This acidic solution dissolves copper tubings and extracts copper from copper-based alloys like brass or bronze present in different parts of an air conditioning system, mainly pipings.
This copper gets deposited into the compressor bearings and suction/discharge valves as a copper plating which may lead to refrigerant system leaks, long-running refrigeration plant, drop in the overall cooling efficiency of the refrigeration system, chocking of filter/drier, contamination of refrigerant, and oil.
Continuing with our vapor charging process, the charging cylinder can be weighed before charging by using a weighing scale.
Case: Refrigerant gas charging in ac | air conditioner
Considering that we have are very low in refrigerant and need to replenish whole of the system with a fresh charge.
- Connect hose 2 and 3 connection to C and D, respectively.
- Both the gauges must be zeroed.
- Attach the temperature probe at the correct location near the sensing bulb to sense the degree of superheat.
- Evacuate the system into a recovery bottle by connecting the vacuum pump to charging hose 1, open both valves A and valve B till the evacuation process is complete (vacuum gauge reading showing 500 microns as final reading).
- Stop the vacuum pump after the system has evacuated, close the charging hose (1) valve going to the recovery bottle, check the pressure drop in the gauge for around 20 min to know if there is any leakage in the system.
- Disconnect the charging hose 1 from the vacuum pump and connect it to the blue connection of the charging cylinder for a gas charge.
- Open valve A, slightly open the connection at C and purge the whole hose line from 1 to 2 by crack opening the gas valve of the refrigerant charging bottle; try not to avoid any excess leak directly into the environment.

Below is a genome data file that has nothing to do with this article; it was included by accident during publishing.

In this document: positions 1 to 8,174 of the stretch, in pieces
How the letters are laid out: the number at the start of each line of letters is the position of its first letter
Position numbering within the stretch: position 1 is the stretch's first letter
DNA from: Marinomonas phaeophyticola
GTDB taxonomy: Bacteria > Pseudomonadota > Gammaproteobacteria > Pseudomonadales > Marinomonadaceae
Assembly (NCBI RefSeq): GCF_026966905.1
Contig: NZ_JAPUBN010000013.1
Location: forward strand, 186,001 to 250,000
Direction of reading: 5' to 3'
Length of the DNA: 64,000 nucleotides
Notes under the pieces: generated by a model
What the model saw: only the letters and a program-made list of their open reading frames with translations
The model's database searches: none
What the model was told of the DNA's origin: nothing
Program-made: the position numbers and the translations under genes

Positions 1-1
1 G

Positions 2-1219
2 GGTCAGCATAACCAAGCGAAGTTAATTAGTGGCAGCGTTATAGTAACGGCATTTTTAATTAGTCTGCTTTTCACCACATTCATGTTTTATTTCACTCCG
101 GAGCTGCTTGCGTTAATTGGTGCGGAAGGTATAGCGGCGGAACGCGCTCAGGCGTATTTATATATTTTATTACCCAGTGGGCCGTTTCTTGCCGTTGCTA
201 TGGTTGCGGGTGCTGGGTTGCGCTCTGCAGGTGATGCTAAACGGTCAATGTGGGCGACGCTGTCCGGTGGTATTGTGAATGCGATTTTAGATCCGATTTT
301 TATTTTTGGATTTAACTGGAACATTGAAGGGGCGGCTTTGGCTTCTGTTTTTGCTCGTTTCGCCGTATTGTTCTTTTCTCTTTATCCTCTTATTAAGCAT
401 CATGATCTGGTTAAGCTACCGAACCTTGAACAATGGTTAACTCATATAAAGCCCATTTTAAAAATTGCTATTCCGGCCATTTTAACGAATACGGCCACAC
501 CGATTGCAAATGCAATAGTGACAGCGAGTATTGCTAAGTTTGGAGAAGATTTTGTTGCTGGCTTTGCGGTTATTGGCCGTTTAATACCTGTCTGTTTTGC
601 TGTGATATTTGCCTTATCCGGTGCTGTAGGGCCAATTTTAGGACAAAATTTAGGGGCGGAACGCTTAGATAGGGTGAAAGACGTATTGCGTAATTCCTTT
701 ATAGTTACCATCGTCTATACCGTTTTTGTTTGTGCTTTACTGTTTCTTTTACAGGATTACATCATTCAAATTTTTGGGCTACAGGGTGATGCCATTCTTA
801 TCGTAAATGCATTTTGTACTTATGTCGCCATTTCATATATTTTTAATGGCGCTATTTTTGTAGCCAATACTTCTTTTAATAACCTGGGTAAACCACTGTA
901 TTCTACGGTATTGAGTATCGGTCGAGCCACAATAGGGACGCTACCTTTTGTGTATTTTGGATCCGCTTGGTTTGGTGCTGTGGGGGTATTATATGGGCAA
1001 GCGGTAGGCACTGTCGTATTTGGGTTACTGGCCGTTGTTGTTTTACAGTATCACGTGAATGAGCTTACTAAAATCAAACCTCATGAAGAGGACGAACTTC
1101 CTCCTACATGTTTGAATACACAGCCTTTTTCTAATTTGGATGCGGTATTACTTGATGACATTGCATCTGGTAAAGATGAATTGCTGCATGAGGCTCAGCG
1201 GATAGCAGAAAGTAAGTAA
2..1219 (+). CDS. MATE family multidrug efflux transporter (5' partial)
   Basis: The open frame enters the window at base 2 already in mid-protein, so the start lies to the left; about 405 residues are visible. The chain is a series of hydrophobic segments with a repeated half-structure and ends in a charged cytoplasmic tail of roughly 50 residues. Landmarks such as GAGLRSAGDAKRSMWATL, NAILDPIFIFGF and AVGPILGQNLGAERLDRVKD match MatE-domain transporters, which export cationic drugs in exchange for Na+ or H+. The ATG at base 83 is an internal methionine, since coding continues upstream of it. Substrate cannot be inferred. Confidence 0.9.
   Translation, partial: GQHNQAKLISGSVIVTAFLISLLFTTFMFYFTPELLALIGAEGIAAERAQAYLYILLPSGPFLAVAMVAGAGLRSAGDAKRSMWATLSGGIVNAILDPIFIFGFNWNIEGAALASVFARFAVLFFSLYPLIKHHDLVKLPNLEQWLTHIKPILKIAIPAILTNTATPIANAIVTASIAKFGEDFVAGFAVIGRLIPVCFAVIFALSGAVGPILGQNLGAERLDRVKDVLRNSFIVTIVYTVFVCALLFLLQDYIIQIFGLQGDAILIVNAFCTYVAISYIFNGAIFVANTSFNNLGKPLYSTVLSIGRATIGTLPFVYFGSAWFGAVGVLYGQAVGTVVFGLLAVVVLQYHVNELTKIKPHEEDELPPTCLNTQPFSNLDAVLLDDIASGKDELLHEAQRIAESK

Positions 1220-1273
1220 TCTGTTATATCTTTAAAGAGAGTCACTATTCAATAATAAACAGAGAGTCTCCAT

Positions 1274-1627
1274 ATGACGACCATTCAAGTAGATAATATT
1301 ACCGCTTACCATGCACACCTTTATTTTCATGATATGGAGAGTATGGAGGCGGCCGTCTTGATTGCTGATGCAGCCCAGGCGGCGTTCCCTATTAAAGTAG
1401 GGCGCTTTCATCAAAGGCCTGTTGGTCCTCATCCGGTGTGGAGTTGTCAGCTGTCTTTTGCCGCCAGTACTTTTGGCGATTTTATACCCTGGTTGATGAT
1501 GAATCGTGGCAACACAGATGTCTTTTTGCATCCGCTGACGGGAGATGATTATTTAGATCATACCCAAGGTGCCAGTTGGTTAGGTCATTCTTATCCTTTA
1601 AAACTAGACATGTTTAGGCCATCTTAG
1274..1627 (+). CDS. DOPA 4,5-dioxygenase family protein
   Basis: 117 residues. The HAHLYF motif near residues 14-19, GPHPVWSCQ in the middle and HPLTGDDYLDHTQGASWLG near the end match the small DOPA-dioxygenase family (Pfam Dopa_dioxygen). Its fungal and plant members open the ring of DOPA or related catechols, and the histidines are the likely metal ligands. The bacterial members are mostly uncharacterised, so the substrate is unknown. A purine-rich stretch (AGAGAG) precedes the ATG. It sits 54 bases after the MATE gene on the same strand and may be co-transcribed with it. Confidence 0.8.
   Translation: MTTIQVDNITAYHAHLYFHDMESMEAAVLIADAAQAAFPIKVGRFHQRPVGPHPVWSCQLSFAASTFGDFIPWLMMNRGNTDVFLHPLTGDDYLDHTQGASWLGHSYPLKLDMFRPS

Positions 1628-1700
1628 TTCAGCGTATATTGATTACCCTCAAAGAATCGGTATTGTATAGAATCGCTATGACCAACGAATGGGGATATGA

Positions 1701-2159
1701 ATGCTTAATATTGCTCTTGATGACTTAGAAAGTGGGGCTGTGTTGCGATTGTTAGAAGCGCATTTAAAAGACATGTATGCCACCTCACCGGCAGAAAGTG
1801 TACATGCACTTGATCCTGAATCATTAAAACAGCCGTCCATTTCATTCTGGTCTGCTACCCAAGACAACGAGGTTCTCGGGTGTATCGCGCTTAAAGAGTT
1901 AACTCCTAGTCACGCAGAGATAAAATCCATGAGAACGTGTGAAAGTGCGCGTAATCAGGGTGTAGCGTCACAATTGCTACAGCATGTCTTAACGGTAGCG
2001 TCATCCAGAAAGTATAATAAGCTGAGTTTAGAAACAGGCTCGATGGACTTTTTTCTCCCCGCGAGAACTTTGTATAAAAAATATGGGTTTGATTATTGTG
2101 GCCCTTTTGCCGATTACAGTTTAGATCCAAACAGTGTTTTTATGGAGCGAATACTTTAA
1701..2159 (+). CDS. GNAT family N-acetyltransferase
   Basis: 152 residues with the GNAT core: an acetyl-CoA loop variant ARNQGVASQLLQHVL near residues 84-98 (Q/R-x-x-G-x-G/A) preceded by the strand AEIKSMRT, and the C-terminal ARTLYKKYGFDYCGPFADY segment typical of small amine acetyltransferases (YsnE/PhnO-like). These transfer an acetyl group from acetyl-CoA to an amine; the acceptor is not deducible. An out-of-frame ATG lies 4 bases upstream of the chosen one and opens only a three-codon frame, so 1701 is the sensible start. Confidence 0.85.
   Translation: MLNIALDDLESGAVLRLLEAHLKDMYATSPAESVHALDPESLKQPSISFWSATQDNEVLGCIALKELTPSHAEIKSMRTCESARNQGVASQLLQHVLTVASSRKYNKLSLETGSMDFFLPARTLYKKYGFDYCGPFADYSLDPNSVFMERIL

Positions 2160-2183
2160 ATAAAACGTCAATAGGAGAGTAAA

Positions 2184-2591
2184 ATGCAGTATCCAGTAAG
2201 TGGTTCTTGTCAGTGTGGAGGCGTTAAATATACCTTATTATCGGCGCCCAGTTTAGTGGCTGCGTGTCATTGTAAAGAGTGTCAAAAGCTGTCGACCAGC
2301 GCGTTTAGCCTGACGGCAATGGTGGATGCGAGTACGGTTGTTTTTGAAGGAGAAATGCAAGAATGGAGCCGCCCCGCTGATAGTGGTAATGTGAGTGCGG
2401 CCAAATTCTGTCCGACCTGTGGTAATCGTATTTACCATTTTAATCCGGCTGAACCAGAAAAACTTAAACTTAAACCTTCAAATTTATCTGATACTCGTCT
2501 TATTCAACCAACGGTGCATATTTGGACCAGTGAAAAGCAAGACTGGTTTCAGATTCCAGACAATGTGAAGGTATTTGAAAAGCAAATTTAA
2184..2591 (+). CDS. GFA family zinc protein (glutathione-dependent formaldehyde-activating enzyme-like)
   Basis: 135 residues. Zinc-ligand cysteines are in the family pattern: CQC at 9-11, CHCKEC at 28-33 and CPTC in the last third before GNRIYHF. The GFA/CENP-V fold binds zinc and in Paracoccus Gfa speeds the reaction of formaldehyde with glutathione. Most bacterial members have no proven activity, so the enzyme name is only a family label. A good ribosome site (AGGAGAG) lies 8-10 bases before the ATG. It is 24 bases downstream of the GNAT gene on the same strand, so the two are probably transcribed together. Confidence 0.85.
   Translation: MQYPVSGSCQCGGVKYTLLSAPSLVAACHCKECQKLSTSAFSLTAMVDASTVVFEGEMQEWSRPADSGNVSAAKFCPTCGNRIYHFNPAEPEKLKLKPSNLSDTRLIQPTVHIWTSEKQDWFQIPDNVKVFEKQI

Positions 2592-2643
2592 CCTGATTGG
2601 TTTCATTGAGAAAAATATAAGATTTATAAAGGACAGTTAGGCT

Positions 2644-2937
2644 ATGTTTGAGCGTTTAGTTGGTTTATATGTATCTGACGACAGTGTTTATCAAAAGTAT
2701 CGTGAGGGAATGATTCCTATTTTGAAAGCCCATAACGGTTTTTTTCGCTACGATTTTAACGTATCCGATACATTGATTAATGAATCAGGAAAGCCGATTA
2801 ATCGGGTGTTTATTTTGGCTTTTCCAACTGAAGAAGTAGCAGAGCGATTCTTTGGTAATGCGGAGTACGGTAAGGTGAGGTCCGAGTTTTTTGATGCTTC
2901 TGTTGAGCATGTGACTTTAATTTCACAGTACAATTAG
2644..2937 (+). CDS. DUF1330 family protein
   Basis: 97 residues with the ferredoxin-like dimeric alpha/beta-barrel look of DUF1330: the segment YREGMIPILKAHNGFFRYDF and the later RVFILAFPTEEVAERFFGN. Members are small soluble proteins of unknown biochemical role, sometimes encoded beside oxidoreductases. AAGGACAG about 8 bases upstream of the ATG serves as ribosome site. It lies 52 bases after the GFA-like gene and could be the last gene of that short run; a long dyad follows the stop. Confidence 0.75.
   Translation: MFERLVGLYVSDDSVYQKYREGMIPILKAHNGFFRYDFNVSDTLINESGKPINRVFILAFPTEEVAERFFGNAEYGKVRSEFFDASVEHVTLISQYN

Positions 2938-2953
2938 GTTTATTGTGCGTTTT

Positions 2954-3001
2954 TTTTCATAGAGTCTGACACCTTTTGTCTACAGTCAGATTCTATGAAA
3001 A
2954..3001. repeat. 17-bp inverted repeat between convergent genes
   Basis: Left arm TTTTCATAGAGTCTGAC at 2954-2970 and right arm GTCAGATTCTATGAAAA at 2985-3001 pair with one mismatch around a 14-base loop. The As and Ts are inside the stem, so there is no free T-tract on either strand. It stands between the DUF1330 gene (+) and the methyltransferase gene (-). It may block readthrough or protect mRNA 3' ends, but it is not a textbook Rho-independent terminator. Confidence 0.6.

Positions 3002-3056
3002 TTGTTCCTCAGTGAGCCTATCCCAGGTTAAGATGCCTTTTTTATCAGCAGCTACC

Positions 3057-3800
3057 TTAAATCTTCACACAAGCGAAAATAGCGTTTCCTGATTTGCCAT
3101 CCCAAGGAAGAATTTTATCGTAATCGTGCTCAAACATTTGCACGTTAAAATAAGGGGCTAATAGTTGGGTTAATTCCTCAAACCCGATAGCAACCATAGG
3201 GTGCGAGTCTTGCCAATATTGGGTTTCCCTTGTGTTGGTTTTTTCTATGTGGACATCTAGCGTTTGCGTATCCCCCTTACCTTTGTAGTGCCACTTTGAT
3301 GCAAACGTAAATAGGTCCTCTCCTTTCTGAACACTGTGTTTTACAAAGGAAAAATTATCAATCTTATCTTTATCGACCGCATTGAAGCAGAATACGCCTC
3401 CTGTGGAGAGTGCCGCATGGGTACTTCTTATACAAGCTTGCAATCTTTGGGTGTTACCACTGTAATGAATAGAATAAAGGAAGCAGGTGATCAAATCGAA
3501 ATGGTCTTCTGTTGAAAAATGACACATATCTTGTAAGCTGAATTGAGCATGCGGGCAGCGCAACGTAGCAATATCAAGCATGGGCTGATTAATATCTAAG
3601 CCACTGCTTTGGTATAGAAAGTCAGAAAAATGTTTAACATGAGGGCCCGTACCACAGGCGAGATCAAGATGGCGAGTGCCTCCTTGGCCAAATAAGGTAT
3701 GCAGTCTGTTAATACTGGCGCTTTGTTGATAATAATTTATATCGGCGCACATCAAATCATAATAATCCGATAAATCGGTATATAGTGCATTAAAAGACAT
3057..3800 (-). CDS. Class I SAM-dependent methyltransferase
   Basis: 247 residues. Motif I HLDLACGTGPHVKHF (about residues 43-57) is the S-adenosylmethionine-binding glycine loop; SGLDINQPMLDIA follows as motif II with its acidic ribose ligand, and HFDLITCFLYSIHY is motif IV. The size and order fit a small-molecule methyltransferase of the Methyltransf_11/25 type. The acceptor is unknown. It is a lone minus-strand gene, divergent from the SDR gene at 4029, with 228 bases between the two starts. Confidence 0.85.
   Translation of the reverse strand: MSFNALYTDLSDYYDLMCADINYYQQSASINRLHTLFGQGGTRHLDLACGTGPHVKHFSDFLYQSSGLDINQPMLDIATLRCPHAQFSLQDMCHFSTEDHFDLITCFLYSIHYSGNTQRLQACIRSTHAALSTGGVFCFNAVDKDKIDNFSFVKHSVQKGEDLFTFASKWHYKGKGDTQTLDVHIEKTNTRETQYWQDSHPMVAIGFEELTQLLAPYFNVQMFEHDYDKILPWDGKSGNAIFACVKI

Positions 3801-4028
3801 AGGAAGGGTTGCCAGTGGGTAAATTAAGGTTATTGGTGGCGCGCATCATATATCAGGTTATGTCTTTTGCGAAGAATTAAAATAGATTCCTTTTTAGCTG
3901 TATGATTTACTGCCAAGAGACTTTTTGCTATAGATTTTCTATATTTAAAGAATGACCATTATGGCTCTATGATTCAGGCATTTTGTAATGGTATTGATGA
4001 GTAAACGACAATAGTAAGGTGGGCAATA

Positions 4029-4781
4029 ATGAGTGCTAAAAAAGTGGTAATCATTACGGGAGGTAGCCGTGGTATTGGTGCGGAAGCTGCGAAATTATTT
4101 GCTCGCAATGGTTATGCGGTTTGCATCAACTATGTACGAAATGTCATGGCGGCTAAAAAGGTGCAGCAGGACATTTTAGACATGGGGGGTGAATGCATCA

- Same way, purge the high-pressure liquid side hoses from 1 to 3 to remove any air/moisture inside the hose.
- Now tight both the low and high-pressure side hose at position C & D, respectively as shown in the image.
- Start charging the gas refrigerant from the refrigerant bottle to the low-pressure side of the system at connection C by opening valve A and the refrigerant valve of the charging bottle until the vacuum comes to zero.
- Now start the compressor as the suction pressure goes above zero.
- After about 30 – 40 seconds of charging, close valve A and check the suction gauge pressure for a rise in pressure.
- Keep monitoring the degree of superheat by the temperature calibrator to ensure the liquid is not entering into compressor suction also; we can calculate how much charge present in the system by the pressure chart.
- If the superheat temperature is high, then it means the system is running low in refrigerant, whereas a lower superheat temperature than the desired reading means the system is overcharged.
- Repeat the procedure 10 to 11 until the suction pressure reaches 60 psi (as per maker). This avoids the risk of overcharging of the system also keeps measuring the refrigerant by the weighing scale.
- Once the refrigerant has charged, close the refrigerant valve, valve A and B and disconnect all the hoses, and secure everything.